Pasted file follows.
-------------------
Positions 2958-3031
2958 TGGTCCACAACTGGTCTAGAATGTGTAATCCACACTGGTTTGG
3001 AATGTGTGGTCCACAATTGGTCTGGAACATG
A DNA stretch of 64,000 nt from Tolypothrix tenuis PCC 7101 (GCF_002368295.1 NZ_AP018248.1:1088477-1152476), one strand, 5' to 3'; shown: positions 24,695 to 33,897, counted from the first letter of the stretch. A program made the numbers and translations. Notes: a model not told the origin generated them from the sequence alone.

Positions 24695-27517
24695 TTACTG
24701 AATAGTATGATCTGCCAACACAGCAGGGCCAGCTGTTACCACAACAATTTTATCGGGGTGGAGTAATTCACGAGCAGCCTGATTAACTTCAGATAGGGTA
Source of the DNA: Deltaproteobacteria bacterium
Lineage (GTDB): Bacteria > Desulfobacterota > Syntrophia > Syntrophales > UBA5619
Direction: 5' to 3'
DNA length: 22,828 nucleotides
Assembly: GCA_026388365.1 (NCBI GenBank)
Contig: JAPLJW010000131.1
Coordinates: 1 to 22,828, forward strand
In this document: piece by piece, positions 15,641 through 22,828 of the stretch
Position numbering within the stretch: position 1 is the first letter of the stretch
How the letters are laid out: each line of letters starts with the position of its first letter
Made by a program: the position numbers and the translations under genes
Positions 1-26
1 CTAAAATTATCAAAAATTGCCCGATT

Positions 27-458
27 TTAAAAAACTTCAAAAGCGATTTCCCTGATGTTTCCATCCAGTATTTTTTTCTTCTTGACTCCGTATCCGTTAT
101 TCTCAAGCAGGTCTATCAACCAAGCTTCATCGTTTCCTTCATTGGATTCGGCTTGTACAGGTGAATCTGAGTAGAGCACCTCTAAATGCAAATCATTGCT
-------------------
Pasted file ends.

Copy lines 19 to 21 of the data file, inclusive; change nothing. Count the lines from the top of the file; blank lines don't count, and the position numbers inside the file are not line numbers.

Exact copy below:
Positions 1-26
1 CTAAAATTATCAAAAATTGCCCGATT

Positions 27-458